The Scoring Wheel – comes with 2 tips. The single wheel is for scoring thinner materials, while the double wheel scores thicker materials like cork, foam, or heavy paper.
You do not need to buy all of these blades to start using the Cricut Maker. The machine comes with 2 blades when you buy it: the Fine Point Blade & Housing, along with the Knife Blade & Housing. There’s so much you can do with just those two blades – you’ll be busy for years, trust me!
For more info, see our complete guide to Cricut blades.
What Can You Make With The Maker?
Here are some of the projects I have made with the Cricut Maker over the past 6 months. I’m very much into using heat press machines, so you’ll notice they’re mostly heat transfer vinyl projects! Click the image to see the full projects.
There are so many craft projects that can be done with the Maker. Other popular things people make include:
- intricate paper flowers
- soft toys
- wood model animals
- scrapbooking decals
- complex cards & boxes
Cricut Maker Colors
As with all things Cricut, the Maker comes in a range of colors. The original and standard color is ‘Champagne’, and there are 3 others: Mint, Rose, and Blue (Mint being the most recent).
The Mint Maker came out with the Mint EasyPress in March 2019. If you’ve got a Mint Air 2, you could get the matching set!
Which color do you like best?
Who Should Get The Cricut Maker?
In my opinion? Everyone and their mom should get a Cricut Maker!! Haha. But seriously… everyone needs a Maker.
However, if you only ever plan to make t-shirts and cards (kinda like me), then you don’t really need one. For those types of projects, the Explore Air 2 is more than sufficient (it’s also an excellent machine).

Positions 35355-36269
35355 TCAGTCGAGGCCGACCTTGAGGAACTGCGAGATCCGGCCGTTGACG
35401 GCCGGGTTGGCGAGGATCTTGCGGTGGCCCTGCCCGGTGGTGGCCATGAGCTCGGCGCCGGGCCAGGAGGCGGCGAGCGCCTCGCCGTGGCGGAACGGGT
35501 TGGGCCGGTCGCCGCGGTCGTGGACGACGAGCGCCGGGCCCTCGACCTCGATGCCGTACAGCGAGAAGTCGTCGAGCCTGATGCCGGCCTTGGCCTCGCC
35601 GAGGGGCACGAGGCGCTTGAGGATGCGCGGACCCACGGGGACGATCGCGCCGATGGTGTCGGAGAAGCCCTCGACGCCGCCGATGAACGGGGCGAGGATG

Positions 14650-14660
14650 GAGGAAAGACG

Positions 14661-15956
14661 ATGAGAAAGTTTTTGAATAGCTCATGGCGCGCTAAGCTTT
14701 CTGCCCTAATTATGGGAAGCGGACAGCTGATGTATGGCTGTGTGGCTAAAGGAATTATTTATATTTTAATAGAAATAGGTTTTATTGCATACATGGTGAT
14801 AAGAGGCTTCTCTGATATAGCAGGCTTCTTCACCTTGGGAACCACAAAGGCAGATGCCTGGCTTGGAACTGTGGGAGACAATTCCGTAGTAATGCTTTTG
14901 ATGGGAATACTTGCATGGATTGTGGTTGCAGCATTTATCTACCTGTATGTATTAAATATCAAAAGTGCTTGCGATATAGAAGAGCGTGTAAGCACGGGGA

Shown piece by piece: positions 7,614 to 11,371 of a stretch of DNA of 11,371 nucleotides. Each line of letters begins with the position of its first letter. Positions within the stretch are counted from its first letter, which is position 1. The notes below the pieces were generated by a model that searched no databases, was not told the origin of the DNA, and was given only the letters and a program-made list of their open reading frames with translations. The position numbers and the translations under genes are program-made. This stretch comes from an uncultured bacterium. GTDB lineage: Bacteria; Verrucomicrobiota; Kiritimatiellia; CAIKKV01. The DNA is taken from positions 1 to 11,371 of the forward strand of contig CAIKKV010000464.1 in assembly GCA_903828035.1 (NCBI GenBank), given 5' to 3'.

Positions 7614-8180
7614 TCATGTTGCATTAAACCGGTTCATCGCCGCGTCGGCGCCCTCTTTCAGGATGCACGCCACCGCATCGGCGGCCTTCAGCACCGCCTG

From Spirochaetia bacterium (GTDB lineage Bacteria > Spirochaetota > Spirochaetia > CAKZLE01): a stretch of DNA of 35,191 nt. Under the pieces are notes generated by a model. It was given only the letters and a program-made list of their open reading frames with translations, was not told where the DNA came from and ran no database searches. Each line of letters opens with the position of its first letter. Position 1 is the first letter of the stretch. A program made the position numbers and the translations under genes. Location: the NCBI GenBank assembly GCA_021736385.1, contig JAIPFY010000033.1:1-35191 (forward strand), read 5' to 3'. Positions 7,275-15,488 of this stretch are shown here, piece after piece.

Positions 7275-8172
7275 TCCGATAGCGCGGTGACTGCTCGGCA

However, if you want to keep your options open (definitely like me!), and want to try other cool projects in the future, you better go with the Cricut Maker.
I like having the option to cut wood, fabric, and delicate materials if I want to. Even though I’m mostly using my machine to cut vinyl, I like knowing I can branch out from time-to-time, and make something a bit more unique.
Is The Cricut Maker Worth It?
The Cricut Maker is definitely worth the money. It is an extremely well designed and high quality machine that can do so much!
However the Cricut Maker is probably not worth it for the following people:
- those without the patience to learn how to use the machine – it takes a little time and practice to get your head around the software and to just learn the basic features and functions of the machine
- those not willing to test and try new things – if you don’t want to explore new ideas and new techniques for doing things, this is probably not the machine for you
- those on a very limited budget – the machine is not the only purchase you will need to make, there are other tools and accessories you need to get with a Cricut machine
- those with very limited time – if you don’t have the time, and it’s not going to get any use, is there any point getting it?
- those who have people that love them – if you have people that love you, they are going to be seeing a whole lot less of you once you have your machine (some husbands have complained of neglect after a Maker has entered the house ?)…
If you fall into any of these groups of people, think a bit longer before buying a Cricut Maker.
BUT the Cricut Maker is worth it for these people:
- you love trying new things
- you enjoy learning new skills and are interested in personal development
- you want the best tools and equipment
- you love quality design, manufacturing, and ease of use
- you love making awesome gifts and products for friends, family, and business
- you’re just wanting to upgrade from a Cricut Explore Air 2
If you find yourself in these categories, you have got to buy a Cricut Maker today! I’ve never had any Cricut Maker issues; it’s a great machine, and well worth the money.
Cricut Maker Sale
Compare prices to find the cheapest Cricut Maker deal.
You might also like to take a look at these Cricut Bundles. Sometimes if you know what you’re into, grabbing a bundle can be the cheaper option.
Thanks for taking the time to read this Cricut Maker Review. I hope it’s helped you to know if you should get this machine. Please leave any comments or questions down below!